For those longing for simpler days and old-fashioned ways of obtaining a tree, there are several tree farms around the Central Valley, particularly on the road to San Isidro de Heredia, north of San José (TT, Dec. 8, 2009). Road signs will point drivers in the right direction. Here, Ernesto Martínez has helped maintain a tree nursery for 15 years on the farm Vivero El Zamorano. Cypress trees 2 to 4 meters in height can be bought here and delivered. Poinsettias also are sold on the farm.
Choice never seems limited when it comes to Christmas and Christmas trees in Costa Rica. The options are out there, whether you want to go all out and create your own “Infinite Serenity” or, like Molina at Muñoz y Nanne, prefer something a little simpler.
“I like to have bows,” Molina said. “I like most the red and green colors. I don’t want the other colors. I want the traditional.”
O, Christmas Tree
Here’s a sampling of places offering artificial or real trees for Christmas:
Locations in Curridabat, Plaza Real Cariari, Terramall and Escazú, open Monday to Saturday, 8 a.m. to 9 p.m., and Sunday, 9 a.m. to 9 p.m., www.aliss costarica.com.
The department store has about a half-dozen artificial trees that look nice and sturdy and are undecorated. The smallest trees, 1.8 meters with 418 branches, start at ¢13,900 ($28). A robust 2.4-meter tree with 1,648 branches costs ¢79,900 ($160).
Munoz y Nanne
San Pedro, west of U Latina, open daily until 9 p.m., 2253-4646, www.munozynanne.com.
Offers 10 styles of artificial trees, all with lights; some include other decorations, too. The cheapest start at ¢111,900 ($220), while the most expensive go for ¢256,940 ($515). Smaller arbolitos (1 meter) cost about $5.
Locations in Multiplaza del Este, La Sabana, Plaza Real Cariari, Plaza Bratsi Heredia, Multicentro Desamparados and Liberia, Guanacaste, open daily (hours vary by store), 2222-2222, www.universal cr.com.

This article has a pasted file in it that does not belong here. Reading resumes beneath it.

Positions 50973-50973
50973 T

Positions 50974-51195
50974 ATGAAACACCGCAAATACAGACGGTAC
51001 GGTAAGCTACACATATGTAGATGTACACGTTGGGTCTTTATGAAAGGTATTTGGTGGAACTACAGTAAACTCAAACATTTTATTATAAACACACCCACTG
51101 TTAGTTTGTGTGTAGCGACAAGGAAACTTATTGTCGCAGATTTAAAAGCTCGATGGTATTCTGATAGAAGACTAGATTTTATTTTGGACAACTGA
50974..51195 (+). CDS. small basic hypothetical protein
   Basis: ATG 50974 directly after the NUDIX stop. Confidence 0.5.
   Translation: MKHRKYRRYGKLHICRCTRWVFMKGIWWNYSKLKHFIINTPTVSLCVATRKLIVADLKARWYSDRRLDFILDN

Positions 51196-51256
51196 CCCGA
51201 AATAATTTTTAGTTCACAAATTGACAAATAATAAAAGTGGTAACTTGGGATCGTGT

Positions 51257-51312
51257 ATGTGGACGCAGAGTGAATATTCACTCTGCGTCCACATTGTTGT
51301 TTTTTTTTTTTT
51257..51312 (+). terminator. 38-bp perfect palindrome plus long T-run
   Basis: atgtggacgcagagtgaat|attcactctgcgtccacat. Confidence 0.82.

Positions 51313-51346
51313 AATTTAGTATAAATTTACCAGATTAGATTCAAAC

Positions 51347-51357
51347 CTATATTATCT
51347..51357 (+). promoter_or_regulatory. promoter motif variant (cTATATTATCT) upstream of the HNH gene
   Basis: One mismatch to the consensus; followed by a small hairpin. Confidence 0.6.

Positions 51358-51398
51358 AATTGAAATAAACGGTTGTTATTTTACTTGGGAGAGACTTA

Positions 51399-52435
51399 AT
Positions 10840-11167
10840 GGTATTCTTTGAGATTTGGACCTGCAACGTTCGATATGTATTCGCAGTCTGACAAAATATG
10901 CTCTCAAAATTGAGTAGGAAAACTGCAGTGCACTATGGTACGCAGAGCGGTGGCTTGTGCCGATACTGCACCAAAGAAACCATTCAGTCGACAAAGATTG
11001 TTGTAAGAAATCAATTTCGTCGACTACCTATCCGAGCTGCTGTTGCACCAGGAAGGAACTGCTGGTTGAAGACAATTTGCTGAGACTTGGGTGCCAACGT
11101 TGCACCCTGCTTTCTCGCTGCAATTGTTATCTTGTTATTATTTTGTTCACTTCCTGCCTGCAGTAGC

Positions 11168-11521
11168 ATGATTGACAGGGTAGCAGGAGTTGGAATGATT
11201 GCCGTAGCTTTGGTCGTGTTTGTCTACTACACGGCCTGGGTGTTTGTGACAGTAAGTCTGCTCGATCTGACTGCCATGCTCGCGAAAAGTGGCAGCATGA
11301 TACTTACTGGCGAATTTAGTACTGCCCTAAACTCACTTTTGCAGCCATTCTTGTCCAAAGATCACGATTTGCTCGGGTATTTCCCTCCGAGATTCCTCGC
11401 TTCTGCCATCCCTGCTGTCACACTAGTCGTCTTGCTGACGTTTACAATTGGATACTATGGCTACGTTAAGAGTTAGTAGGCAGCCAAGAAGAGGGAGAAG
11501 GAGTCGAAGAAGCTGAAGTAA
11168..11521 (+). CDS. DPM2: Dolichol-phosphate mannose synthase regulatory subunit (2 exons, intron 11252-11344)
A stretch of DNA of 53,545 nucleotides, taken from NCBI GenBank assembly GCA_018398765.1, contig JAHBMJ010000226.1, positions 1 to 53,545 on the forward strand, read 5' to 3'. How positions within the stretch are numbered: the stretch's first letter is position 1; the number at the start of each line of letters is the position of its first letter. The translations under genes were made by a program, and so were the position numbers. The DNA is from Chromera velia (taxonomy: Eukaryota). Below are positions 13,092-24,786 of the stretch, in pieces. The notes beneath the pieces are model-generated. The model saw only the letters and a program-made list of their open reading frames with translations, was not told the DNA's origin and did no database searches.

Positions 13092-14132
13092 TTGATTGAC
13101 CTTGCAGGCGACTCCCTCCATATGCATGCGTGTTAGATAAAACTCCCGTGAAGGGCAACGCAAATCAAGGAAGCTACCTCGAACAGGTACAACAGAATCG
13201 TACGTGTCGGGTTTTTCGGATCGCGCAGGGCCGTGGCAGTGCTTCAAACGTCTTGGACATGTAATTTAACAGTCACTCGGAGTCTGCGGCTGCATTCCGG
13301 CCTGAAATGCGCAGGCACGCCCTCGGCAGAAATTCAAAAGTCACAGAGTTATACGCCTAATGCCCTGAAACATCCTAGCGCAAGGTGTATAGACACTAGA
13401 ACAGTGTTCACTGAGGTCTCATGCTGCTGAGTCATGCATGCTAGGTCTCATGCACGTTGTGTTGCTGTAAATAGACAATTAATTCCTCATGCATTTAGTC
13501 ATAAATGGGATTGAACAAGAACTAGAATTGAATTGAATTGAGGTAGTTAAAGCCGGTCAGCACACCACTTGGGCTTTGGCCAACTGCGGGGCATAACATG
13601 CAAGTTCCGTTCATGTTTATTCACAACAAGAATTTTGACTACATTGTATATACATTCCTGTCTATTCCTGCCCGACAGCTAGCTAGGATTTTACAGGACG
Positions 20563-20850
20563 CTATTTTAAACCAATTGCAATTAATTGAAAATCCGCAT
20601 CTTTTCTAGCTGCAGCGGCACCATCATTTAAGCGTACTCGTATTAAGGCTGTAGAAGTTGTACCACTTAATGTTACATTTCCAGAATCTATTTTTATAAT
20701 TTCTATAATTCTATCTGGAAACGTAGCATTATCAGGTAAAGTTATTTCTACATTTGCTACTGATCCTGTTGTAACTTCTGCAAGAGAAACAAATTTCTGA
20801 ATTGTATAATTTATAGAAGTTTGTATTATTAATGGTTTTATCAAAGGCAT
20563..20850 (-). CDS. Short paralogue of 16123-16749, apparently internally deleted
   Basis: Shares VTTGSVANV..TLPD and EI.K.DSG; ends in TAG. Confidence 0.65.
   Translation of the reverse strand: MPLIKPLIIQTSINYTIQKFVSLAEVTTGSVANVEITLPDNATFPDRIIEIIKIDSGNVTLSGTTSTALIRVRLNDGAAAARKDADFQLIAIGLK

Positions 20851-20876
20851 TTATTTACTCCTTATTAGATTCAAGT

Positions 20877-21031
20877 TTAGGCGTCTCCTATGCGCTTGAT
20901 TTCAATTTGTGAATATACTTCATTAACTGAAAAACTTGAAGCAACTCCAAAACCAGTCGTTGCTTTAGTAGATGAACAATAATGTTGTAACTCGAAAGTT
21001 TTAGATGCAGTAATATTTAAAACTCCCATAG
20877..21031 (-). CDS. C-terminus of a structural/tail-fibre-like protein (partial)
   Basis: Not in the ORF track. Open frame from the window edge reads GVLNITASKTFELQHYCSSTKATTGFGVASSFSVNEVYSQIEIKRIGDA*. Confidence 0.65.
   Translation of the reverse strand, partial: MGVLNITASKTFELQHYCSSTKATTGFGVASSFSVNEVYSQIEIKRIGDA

Plastic trees come in 33 different styles. The cheapest stands 1.2 meters high with 230 branches and costs ¢9,990 ($20). The biggest tree, at a towering 4.5 meters with 5,207 branches, costs ¢498,990 (nearly $1,000). The store also offers very elegant and very expensive predecorated trees that cost upward of ¢525,000 ($1,050).
Quinta San Luis
Guápiles highway, east side, just south of El Aposento restaurant, open daily, 7:30 a.m. to 5 p.m., 2268-6524, 8926-9440, 8314 3837.
Five-hectare farm with some 12,000 cypress trees. Two-meter trees start at ¢8,000 ($16).
Vivero El Zamorano
Road to San Isidro de Heredia, 200 meters west of Guápiles highway, open Monday to Saturday, 7:30 a.m. to 5 p.m., and Sunday, 9:30 a.m. to 5 p.m., 2268-8257, www.viveroelzamorano.com.
Trees start at ¢20,000 ($40). Ernesto Martínez and son run the Christmas tree nursery and both speak English. Buying more than one tree can result in a discount of 10 to 50 percent. The farm also sells poinsettias for several thousand colones, depending on size. Trees can be delivered to the Escazú and La Sabana area.
You may be interested
A pilgrimage for a saint: El Salvador mournsAFP - March 25, 2019
Hundreds of Salvadorans paid tribute this weekend to their first saint, San Salvador Archbishop Oscar Arnulfo Romero, murdered 39 years…
The Tico Times Weekly Digest: March 25, 2019Alexander Villegas - March 25, 2019
An indigenous land rights leader was murdered in his home, four cases of measles detected in Costa Rica and La…
Costa Rica Treatment Center tackles addiction differentlyThe Tico Times - March 25, 2019
Costa Rica Treatment Center tackles addiction differently. While most drug and alcohol rehab centers shelter their clients from external stimuli,…